Thursday, 18 February 2010

Update

My apologies for the sporadic posts lately, but my days are filled. I get up before dawn and wait on a dark country road for the bus, and spend three hours a day riding to and from nine hours at a day job. I time it so I can see The Girl for a few hours each night, and that leaves little time for writing – and I am trying to write a book in the meantime. We are finishing the last bit of work on the hours, and we have gardens and trees to plant. There is much to do.

We have made a compost bin out of the pallets used by the builders, and hope to use the rest to make a chicken coop. Last weekend we put up curtains that will help with insulation as well as decoration, and lay pruned boughs of lilandia as paths across the muddy land. We drilled holes in the oaken logs and inserted bullets of mycelium, which we hope will yield mushrooms later this year. We have been picking the builders’ rubble out of the mud, readying the land for planting.

We decided not to lay lilandia branches under the earth, as the turpentine in them would not be good for the plants. My mother-in-law, however, knows a technique from when she was a girl in Germany of laying sticks under the earth to create raised beds. In theory, the sticks should provide a solid layer under the soil and allow drainage while composting down. We’ll find out.

For Valentine’s Day --- and Candlemas, which also passed recently – The Girl and I made a fairy candle: you stand an ordinary candle in a cardboard tube like a Pringle’s can, fill the can with ice cubes around the candle, and pour hot wax over everything. The wax freezes, the ice melts and the result is a delicate, crystalline structure, and when the inner candle burns light shines through all the crevices.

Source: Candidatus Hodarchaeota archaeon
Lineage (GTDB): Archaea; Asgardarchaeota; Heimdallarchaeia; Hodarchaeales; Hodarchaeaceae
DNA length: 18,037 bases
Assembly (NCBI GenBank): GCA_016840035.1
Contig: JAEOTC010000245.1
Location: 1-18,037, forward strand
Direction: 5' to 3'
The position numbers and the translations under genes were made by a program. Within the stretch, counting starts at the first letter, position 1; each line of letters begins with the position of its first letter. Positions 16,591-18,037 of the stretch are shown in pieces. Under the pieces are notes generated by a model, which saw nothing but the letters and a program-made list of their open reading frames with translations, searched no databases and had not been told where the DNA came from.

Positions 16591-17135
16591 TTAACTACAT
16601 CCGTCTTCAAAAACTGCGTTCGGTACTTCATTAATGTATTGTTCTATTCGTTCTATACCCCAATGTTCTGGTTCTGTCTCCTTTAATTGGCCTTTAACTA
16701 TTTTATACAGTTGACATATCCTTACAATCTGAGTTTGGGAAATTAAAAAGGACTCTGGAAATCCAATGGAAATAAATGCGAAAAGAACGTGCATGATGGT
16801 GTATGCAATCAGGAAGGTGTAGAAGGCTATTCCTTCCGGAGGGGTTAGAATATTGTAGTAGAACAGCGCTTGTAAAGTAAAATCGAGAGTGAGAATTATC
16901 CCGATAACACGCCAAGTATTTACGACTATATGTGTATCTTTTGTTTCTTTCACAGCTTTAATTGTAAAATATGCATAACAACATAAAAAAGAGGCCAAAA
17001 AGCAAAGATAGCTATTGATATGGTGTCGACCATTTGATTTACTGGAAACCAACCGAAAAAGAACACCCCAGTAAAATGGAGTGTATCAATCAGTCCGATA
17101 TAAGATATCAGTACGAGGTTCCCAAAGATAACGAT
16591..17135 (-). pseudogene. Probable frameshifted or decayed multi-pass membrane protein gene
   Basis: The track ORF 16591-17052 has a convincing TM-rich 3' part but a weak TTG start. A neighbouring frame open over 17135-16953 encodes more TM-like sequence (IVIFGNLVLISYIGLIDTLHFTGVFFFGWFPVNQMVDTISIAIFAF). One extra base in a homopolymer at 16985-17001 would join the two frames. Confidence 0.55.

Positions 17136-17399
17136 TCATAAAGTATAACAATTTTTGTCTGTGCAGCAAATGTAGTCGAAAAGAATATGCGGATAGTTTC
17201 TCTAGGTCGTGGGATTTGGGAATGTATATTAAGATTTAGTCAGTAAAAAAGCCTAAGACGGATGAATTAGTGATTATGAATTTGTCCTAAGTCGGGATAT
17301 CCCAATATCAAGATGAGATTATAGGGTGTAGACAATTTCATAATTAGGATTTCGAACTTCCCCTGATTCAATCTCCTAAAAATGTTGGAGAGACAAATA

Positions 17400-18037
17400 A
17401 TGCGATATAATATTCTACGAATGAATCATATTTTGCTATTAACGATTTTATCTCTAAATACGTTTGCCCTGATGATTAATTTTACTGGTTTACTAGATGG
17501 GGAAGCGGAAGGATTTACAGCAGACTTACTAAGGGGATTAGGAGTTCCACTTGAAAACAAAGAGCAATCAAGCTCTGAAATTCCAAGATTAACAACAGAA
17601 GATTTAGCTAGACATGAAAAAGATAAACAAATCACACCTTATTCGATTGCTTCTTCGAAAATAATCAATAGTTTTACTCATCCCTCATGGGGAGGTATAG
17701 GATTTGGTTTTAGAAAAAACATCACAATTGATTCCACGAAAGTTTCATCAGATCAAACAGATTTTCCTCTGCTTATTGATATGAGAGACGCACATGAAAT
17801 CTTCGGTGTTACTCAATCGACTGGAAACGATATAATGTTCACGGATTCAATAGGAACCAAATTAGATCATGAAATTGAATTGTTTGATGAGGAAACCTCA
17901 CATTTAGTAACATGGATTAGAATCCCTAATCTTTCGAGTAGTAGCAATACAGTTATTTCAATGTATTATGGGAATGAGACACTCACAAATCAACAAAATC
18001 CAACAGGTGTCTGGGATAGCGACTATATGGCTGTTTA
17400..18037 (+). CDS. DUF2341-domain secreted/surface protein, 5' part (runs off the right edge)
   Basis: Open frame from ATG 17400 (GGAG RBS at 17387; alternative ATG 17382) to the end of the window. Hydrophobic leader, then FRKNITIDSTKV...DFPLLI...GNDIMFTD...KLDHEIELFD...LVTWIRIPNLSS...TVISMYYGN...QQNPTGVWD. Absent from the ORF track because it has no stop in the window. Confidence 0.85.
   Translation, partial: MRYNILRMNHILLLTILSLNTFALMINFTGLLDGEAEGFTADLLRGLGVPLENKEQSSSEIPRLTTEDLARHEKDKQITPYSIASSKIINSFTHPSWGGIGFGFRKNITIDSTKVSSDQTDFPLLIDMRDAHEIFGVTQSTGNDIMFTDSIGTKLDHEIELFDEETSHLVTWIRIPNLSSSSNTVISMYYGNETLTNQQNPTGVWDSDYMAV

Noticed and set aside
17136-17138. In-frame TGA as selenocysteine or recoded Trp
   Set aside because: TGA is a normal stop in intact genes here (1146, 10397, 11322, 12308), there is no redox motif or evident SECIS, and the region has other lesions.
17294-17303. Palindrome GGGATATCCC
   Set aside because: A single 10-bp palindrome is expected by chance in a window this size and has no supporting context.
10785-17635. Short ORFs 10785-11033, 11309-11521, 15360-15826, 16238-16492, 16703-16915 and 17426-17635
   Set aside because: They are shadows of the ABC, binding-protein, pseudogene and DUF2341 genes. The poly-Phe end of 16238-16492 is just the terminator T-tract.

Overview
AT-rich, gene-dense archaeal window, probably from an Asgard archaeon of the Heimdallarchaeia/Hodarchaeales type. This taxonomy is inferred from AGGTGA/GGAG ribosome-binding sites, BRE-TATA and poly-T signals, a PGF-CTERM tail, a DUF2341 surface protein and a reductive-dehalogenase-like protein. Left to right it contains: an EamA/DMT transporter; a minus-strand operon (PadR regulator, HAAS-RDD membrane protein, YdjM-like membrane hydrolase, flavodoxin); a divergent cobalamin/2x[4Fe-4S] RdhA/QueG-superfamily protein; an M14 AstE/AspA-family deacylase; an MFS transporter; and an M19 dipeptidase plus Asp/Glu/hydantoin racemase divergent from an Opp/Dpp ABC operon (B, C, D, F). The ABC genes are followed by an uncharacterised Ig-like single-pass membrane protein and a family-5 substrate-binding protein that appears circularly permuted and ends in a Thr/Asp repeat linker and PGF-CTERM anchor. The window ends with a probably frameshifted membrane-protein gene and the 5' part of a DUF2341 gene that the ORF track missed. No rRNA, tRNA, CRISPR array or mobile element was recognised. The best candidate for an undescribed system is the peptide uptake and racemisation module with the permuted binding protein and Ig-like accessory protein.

FADA is working on getting an office and more volunteers, and our projects continue. We have officially registered as a Transition Town, part of a global network of towns preparing for the future – something of a formality in our case, as our group began around the same time Transition Towns began to the south in Kinsale, and we have been something of an unofficial Transition Town almost from the beginning.

With all this, there has been a great deal I want to write about, and not been enough time to blog every day, and I’m sorry if I take a few days to respond to comments. Keep checking in.

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